It took all of 97 minutes before the H-word was even uttered. The name of the Chinese telecoms manufacturer Huawei had been the elephant in the room from the moment the 250-strong audience of experts took their seats. The concerns around this company illustrate a rift in the cybersecurity community — many of whose leading lights from around the world were gathered on Thursday in a hotel conference room in the Bavarian capital for the Munich Cyber Security Conference (MCSC).
The Trump administration has been lobbying other countries to ban Huawei equipment from their next-generation telecoms networks. It says because ‘5G’ will be so fast, it will make all kinds of new things possible — such as self-driving cars or robot surgeons in hospitals. And that will mean the need to trust the infrastructure will be all the greater.
But in Europe, politicians are inclined to be more accepting of Huawei. Members of Angela Merkel’s party wrote this week in a policy paper that a ban would be of no use: “Even with comprehensive technical checks, security risks cannot be eliminated completely.”
The UK government has prohibited Huawei from supplying equipment in parts of its 5G network. Speaking in Munich, Ciaran Martin, the CEO of Britain’s National Cyber Security Centre, sounded almost apologetic: “This is a UK specific decision for UK reasons. It fits the context of the UK at this particular time. We’re not asking anybody to copy it.”
And he added a more fundamental insight: “We assume every bit of kit, wherever it is, whoever made it, whatever it does, can fail, accidentally or through malicious activity. That is the way in which we balance risk.”
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That theme of potential failure of technology loomed large at this year’s MCSC, a one-day brainstorm held just ahead of the main Munich Security Conference. It bore a gloomy title: “Failsafe — Act brave.” There were worries that artificial intelligence has become too clever, deepfakes too believable and systems as diverse as pacemakers and autonomous vehicles too exposed to manipulation through the internet.
Panels from industry, governments and academia fretted about “Protecting Critical Infrastructure” or the “Known Unknowns” of the Internet of Things. Briefly, one could be forgiven for thinking the world was going to hell in a handcart.
Defending the ‘splinternet’
Earlier Margaritis Schinas, the new EU Commission Vice-President with responsibility for security, took to the stage to warn: “Europe’s approach to security remains fragmented.”
After listing some of the perils – attempts to influence elections, to steal data from companies and individuals, and disrupt civil society – he intoned the axiom of European cooperation: “No country is capable of tackling this challenge alone.”
That sentiment was echoed by Sandra Joyce, Senior Vice President for Global Intelligence at FireEye, a US cyber-security firm that claims to offer “nation-state grade threat intelligence.”
Speaking to DW, she said: “State actors are trying to create psychological effects, and that means disrupting the services we take for granted. … Governments are taking these threats seriously, but many are still grappling with the importance of the private sector to this problem. No government will effectively handle these problems alone. “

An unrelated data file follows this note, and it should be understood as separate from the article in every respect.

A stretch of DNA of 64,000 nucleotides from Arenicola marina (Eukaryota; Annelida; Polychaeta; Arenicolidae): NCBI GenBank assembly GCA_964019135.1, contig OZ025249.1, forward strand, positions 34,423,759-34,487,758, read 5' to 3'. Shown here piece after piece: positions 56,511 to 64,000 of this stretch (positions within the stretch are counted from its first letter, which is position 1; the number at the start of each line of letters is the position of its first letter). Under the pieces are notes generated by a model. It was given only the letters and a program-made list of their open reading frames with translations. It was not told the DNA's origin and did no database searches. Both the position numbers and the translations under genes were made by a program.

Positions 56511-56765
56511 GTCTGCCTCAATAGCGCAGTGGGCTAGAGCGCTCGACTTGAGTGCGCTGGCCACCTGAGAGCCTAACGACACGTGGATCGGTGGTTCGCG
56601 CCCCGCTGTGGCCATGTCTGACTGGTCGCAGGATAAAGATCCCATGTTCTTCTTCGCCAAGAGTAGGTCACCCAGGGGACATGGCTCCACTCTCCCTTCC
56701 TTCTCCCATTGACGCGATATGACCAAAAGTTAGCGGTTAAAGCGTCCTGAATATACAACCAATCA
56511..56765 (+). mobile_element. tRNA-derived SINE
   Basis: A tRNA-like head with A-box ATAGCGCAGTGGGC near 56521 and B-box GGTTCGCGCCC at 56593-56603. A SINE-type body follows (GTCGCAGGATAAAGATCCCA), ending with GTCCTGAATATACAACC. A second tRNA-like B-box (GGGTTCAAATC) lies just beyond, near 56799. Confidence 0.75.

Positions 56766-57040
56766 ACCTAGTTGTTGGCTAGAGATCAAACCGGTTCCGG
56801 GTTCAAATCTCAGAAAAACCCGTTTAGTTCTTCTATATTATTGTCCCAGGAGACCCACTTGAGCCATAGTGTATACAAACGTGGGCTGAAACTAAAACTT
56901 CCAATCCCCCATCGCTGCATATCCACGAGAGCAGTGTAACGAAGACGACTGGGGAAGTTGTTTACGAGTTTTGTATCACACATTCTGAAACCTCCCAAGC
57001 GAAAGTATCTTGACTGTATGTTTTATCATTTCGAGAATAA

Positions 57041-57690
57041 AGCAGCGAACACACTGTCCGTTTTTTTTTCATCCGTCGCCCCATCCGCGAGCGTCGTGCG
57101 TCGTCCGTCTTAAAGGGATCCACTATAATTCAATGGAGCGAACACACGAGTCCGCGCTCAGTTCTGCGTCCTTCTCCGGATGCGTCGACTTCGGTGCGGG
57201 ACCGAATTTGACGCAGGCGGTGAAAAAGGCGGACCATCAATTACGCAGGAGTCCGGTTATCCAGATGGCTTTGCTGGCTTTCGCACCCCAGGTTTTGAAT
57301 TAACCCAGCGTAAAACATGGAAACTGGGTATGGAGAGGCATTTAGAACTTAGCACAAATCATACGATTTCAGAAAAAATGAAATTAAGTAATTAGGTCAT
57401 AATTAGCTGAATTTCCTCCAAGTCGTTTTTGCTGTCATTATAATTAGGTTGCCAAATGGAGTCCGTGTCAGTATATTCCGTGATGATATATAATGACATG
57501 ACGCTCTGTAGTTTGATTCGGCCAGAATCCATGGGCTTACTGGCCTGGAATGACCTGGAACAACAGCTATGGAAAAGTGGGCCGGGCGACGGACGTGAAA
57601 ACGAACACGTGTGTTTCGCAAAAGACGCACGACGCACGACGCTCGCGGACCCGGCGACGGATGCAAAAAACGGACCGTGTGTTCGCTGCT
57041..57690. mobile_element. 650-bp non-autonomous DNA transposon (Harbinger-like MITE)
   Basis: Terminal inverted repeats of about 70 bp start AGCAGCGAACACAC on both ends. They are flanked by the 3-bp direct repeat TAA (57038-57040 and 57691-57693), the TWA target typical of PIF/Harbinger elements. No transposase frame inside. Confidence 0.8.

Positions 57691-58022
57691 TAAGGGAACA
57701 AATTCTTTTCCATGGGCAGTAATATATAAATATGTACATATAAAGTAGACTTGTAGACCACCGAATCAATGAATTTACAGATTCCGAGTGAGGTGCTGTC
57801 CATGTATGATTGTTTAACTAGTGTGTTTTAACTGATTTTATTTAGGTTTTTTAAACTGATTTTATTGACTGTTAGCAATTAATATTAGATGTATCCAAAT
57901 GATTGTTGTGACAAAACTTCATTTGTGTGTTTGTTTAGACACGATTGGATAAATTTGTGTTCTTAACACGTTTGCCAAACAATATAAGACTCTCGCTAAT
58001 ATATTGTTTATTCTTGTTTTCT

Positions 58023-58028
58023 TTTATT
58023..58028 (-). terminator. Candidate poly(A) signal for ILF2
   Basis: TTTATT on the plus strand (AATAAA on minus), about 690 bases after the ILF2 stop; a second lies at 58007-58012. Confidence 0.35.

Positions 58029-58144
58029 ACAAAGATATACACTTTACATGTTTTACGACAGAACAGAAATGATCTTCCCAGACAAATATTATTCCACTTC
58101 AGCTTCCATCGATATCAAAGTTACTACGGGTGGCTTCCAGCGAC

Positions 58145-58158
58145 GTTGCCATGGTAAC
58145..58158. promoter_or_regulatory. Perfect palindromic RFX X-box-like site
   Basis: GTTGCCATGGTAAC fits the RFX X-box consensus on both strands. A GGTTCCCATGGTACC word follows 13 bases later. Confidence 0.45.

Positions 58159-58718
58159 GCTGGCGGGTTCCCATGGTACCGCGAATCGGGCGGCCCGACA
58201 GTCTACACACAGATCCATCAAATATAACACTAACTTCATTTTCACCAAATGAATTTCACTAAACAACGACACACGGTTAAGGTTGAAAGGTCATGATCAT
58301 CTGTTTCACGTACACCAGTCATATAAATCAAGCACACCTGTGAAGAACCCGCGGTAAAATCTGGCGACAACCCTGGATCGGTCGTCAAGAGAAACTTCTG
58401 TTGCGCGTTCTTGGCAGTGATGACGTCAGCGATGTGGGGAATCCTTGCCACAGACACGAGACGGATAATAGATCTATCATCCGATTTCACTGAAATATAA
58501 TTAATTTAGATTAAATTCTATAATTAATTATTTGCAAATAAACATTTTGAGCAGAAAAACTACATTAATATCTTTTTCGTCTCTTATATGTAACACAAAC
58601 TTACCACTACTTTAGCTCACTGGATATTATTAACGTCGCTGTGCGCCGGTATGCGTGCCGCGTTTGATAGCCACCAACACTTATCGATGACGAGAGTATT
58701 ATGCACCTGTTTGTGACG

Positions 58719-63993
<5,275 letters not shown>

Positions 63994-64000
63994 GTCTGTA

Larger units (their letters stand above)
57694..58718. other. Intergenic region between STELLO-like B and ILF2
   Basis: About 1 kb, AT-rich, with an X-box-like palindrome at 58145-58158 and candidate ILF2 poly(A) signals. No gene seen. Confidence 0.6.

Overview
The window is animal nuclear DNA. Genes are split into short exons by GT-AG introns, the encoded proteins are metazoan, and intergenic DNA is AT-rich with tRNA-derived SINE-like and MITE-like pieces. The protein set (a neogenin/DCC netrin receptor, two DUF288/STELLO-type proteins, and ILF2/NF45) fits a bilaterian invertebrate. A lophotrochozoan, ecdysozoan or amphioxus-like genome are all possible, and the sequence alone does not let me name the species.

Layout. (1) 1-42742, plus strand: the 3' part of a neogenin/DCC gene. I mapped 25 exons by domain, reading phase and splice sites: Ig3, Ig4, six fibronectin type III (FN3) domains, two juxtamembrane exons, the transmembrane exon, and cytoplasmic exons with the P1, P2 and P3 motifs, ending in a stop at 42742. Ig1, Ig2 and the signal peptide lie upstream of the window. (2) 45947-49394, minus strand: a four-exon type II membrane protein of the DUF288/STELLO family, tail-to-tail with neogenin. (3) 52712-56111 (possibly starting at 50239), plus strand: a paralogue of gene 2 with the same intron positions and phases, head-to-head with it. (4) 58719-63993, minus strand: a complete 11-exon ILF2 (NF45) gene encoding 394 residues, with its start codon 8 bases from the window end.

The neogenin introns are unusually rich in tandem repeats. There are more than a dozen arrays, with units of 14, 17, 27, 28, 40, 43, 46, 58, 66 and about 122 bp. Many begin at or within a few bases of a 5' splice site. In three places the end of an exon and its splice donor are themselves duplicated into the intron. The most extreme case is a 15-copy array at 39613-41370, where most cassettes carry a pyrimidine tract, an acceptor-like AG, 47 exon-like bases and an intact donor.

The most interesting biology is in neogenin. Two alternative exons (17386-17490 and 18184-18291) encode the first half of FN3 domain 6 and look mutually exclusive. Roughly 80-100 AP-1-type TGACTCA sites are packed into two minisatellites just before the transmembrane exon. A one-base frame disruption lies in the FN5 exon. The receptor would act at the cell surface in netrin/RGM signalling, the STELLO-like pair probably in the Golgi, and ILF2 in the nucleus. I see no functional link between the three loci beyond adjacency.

While autocratic states have sometimes tried to hive off their networks into separate national ‘splinternets,’ the democratic instinct is to cooperate. Schinas, whose portfolio in the Brussels Commission is entitled ‘Promoting the European Way of Life’, told the conference it was time to switch from a culture of “need to know” to “need to share” — a principle he said will be a key part of the security policy to be launched by Commission President Ursula von der Leyen later this year.
But governments do not always like sharing sensitive data about their vulnerabilities. As Schinas put it: “We need to build trust.”
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Amid all the soul-searching about policies, there were plenty of concrete examples of how vulnerable the emerging digital future may be, but also of the opportunity it holds.
Schinas envisioned a world 500 billion interconnected devices, where “practically everything will be connected to everything.” That creates a need, he said, for Europe to create a new competence center to shield industry from attacks. It will mean new skills, and the workforce to go with it.
Kristie Canegallo of Google, who has worked on the 2019 EU and Indian elections, reported that her company sees countless cases of state-sponsored phishing, maps altered to show polling stations in the wrong location, or even false claims that candidates have died. But she said it is possible to get the better of such tricksters: “We’ve got teams around the world working to monitor and disrupt inauthentic activity, disinformation campaigns, coordinated attacks and other forms of abuse 24/7.”
The participants at the MCSC acknowledged that the digital space is inherently risky and attractive to shady operators, whether their motives are political, financial or merely to disrupt. Opinions vary on whether regulation is the answer, or just better technology, but many speakers were determined to strike a note of optimism.
As Juhan Lepassaar, Executive Director of ENISA, the EU Agency for Cybersecurity, told DW:
“There are more than one hundred different types of assets around 5G that can be attacked. From the defender point of view, that means you have a huge in-tray, whereas the offender can just pick one. You never know which one. There is an imbalance. But by raising the common level of resilience – the battle becomes winnable.”
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